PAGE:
After many, many months of planning, and a couple of crazy days of actual doing, the Australian Architecture Forum event in Melbourne and Sydney is finally over.  We had a great turnout in both cities, and judging from the conversations I had with various people on the day, everyone loves the round-table/breakout format, and the opportunity it provides to get directly connected with other architects.  Some of my highlights included:

  • Meeting and talking with architects from a very wide range of industries and organisations.  Again, for me this is a key value of the AAF, in that it brings together a very diverse group of architects who - as it turns out - tend to share a very common set of opportunities and challenges around SOA.
  • Getting some excellent insights into Service Economies for SOA; I'm planning on writing a white paper and/or series of blog entries on some of the ideas I've been pursuing around building better alignment between the business and IT on SOA investment.  I decided that I wanted to kick off my research in this area by putting the topic to AAF round-table attendees, and the feedback was very useful.  Most salient comment of the day came from one of the attendees (from a logistics org) in the Melbourne round-table: "Why is it so easy to get the business to buy a truck, but so hard to get them to invest in SOA?".  Why indeed?  This will be the basis of some future thinking and writing on my part :)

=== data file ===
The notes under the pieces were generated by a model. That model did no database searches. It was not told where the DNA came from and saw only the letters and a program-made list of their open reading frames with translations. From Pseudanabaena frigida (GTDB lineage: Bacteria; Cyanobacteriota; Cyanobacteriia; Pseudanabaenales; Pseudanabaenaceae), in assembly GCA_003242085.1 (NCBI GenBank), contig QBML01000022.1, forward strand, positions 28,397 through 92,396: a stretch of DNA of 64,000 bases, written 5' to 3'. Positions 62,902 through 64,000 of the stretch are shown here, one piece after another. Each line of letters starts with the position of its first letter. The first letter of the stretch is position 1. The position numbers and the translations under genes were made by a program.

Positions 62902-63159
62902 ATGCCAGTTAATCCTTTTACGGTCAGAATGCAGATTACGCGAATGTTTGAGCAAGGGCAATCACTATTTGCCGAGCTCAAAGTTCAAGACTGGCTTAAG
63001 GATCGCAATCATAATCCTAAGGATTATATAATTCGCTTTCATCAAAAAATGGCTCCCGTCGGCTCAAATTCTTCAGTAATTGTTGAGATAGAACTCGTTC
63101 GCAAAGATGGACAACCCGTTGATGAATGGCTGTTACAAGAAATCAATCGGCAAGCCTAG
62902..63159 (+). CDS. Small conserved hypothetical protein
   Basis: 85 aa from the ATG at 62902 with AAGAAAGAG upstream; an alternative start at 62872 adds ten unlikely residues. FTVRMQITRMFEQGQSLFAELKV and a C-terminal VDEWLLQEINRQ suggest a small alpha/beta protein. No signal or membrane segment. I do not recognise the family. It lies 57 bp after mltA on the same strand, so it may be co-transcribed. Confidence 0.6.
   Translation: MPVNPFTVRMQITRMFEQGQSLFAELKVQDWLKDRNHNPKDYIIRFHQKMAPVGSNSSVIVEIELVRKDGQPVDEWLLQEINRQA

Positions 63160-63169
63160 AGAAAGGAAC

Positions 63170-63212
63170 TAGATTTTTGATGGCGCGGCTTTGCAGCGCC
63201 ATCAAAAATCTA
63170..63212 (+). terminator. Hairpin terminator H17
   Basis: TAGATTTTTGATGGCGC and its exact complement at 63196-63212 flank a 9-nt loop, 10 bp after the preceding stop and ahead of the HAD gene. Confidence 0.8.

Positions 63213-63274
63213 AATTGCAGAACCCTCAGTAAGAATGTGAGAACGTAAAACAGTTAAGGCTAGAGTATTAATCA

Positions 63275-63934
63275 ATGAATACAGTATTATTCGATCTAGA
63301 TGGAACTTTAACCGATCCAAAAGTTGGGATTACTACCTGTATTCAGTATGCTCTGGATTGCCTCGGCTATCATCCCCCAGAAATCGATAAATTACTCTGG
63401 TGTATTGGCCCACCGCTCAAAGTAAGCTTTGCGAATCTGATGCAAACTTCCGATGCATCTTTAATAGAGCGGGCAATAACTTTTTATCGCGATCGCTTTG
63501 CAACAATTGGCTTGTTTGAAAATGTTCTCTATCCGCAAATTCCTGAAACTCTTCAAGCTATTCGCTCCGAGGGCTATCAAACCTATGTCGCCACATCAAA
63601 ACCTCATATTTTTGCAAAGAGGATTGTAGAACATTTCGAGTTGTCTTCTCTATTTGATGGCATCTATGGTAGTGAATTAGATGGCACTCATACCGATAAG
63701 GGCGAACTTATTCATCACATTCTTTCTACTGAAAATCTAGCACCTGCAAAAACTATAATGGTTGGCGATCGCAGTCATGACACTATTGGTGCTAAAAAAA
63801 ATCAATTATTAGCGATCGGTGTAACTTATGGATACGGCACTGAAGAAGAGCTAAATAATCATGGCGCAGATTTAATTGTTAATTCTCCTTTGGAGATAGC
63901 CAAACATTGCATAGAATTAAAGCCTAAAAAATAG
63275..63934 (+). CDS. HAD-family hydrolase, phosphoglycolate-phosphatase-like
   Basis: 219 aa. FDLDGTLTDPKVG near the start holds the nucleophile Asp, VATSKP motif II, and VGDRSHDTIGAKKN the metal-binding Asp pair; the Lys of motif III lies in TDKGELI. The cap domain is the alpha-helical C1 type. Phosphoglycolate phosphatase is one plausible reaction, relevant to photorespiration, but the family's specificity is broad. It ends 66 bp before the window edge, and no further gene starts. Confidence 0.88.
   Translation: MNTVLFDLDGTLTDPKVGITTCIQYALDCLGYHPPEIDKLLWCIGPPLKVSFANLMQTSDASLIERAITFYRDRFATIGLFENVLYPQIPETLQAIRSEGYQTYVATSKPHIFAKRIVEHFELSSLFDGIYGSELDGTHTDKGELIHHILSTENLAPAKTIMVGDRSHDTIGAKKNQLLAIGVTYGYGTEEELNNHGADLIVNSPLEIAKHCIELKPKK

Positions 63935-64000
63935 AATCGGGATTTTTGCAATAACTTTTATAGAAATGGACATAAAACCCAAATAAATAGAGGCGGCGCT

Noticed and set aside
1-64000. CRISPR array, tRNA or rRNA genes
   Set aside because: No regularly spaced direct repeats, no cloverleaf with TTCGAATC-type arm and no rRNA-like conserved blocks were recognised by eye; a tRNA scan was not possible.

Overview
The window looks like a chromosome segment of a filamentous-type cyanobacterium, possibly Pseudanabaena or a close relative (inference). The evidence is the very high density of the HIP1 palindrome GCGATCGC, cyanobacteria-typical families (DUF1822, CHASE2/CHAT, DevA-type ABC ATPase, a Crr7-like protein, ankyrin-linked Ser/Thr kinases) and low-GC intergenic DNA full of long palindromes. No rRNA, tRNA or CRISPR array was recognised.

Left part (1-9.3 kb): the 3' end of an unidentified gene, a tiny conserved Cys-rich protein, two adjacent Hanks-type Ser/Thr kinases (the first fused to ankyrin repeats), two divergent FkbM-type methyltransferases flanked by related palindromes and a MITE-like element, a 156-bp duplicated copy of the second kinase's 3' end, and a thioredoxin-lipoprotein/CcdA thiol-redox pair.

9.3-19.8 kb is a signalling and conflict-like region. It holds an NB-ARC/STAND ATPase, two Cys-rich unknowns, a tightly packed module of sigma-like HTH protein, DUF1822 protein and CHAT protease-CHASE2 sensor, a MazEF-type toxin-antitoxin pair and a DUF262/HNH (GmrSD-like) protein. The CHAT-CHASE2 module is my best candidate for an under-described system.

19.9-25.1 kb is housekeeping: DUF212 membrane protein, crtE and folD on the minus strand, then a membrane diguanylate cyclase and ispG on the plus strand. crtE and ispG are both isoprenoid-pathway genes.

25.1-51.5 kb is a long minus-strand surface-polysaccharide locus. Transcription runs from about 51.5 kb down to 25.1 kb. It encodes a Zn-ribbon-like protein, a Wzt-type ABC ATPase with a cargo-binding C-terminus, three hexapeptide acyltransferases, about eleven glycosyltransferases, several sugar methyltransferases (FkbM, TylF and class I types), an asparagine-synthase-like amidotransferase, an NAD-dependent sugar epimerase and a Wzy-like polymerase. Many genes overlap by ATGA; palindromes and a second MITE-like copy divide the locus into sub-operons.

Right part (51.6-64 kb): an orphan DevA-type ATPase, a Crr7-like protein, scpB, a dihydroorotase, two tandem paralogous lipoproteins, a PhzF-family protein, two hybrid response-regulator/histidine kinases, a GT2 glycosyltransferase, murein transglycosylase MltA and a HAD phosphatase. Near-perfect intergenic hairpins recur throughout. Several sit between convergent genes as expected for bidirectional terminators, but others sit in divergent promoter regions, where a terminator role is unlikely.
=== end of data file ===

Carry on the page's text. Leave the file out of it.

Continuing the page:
• Seeing Ron Jacobs in action, presenting on RESTful services for SOA.  I actually had the priviledge of spending the few days prior to the AAF with Ron, delivering Architect Councils in Sydney, Canberra and Melbourne, as well as at various other developer and architecture events, which was a blast!.

Ron Jacobs at the AAF

  • Sitting in on Gianpaolo's session on the Consumerisation of IT, and a couple of his S+S round tables.  GP is a very influential thinker in the S+S/SaaS industry, and it was great spending time with him, both in the round tables as well as in the spare time around the AAF.
Gianpaolo Carraro at the AAF
  • Encountering some unexpected branding for a certain recently announced Microsoft consumer product.  And no, it's not Groove done right for the internet, nor is it just foldershare re-invented.  LiveMesh is something else entirely, but that's a topic for another day.


  • Watching Jim Webber and Josh Graham ham it up during their entertaining - and sometimes off-colour - locknote lampooning the entire SOA industry.  I'm pretty sure that no stone was left unturned in thier effort to find something or someone to poke fun at :)

Josh and Jim

I also - unfortunately - missed a lot of sessions as I spent quite a bit of time running around concentrating on logistics.  My thanks go out to Graham Elliott, Dave Lemphers, Yuri Misnik, Tom Hollander, and Matt Chessell for their contributions at the AAF, and also thanks very much to Object Consulting (especially Esther and Andy, as well as the rest of the Object team) for putting the shin-dig on and letting us participate!